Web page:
The Sugarcubes tonight. Fronted by the inimitable Björk and only together for a relatively short period of time (1986-1992), they managed to make an indelible impression on the Indie/Alternative scene, prompting such mainstream stalwart publications like Rolling Stone to proclaim them “the coolest band in the world”.
The Sugarcubes were the biggest group ever to emerge from Iceland, which helps explain their off-kilter sense of melody. Their 1988 debut Life’s Too Good attracted terrific reviews and became a college radio hit, but they never were able to recapture that sense of excitement.
According to group legend, the Sugarcubes formed on June 8, 1986, the day that vocalist Björk gave birth to her son. Prior to that day, the members of the group had been a variety of Icelandic bands. Björk had the longest career out of any of the members. By 1984, Björk, Einar Örn Benediktsson and Siggi Baldursson had joined forces, forming Kukl with keyboardist Einar Melax. KUKL — which means witchcraft in Icelandic — was an noisy, artsy post-punk band that released 2 albums on the independent British record label Crass. In 1986, KUKL evolved into the Sugarcubes, adding Björk’s then-husband Thor Eldon on guitar and Bragi Ólafsson on bass.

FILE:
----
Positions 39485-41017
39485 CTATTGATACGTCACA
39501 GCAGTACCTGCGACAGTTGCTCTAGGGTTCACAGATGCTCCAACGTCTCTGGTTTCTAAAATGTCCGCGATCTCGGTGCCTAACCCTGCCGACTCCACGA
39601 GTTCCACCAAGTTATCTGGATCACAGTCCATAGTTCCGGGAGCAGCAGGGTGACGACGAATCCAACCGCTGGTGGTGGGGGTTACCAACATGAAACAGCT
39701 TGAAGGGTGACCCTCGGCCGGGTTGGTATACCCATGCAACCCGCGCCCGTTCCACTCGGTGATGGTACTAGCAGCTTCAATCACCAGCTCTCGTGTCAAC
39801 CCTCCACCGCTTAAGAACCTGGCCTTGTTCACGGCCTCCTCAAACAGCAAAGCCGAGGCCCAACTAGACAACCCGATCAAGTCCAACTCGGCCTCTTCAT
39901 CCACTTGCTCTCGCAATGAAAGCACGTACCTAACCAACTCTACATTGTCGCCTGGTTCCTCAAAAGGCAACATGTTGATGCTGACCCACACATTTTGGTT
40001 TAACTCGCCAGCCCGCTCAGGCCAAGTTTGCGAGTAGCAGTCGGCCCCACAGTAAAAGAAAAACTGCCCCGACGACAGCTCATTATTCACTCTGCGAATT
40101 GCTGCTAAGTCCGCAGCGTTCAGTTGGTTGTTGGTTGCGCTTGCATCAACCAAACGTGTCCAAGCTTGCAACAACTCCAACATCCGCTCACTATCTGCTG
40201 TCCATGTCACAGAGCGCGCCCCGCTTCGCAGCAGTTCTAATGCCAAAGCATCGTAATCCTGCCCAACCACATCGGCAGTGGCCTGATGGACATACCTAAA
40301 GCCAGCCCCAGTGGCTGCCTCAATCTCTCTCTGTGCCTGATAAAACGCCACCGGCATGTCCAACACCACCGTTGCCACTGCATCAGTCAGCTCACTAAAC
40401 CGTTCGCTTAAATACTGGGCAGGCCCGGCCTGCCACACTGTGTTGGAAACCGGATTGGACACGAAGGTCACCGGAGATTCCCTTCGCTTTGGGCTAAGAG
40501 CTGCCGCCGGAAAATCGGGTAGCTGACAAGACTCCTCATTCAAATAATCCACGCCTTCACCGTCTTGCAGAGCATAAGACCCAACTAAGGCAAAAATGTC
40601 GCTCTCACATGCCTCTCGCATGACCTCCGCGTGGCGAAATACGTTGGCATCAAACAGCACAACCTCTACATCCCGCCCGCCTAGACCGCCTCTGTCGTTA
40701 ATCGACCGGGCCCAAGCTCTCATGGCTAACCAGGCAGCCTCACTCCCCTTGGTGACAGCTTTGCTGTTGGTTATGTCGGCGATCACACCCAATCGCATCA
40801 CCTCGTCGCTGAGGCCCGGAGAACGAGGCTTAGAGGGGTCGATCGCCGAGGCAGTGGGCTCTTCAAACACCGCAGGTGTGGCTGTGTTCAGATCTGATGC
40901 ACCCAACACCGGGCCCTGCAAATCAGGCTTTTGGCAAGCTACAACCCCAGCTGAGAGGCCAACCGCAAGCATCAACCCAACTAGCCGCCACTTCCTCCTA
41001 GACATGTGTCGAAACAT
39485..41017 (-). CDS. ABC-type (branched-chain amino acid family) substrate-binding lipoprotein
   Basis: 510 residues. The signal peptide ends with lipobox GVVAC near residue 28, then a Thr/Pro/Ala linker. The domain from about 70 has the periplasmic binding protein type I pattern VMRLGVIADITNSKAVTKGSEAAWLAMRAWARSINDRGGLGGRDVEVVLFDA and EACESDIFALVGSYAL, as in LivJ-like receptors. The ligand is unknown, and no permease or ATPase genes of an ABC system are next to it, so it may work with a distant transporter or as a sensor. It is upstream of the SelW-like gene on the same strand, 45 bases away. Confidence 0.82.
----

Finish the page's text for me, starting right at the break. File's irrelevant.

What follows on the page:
In late 1987, the band signed to One Little Indian in the U.K., Elektra Records in the U.S.
The band received critical and popular acclaim internationally. Their debut studio album, Life’s Too Good, was released in April 1988 to unexpected international success. It is credited as the first Icelandic album to have a worldwide impact and is considered a definite influence on all subsequent Icelandic popular music. It spawned the band’s signature hit “Birthday”. Their follow-up album, Here Today, Tomorrow Next Week!, was released in September 1989 to lukewarm reviews from some critics and fans. Their third and final album, Stick Around for Joy, released in February 1992, was more well received by both fans and critics and had two successful singles: “Hit” and “Leash Called Love.” The Sugarcubes have been regarded as “the biggest rock band to emerge from Iceland.”
For a taste of what they were like in 1987, here is that session, recorded for John Peel in December of that year.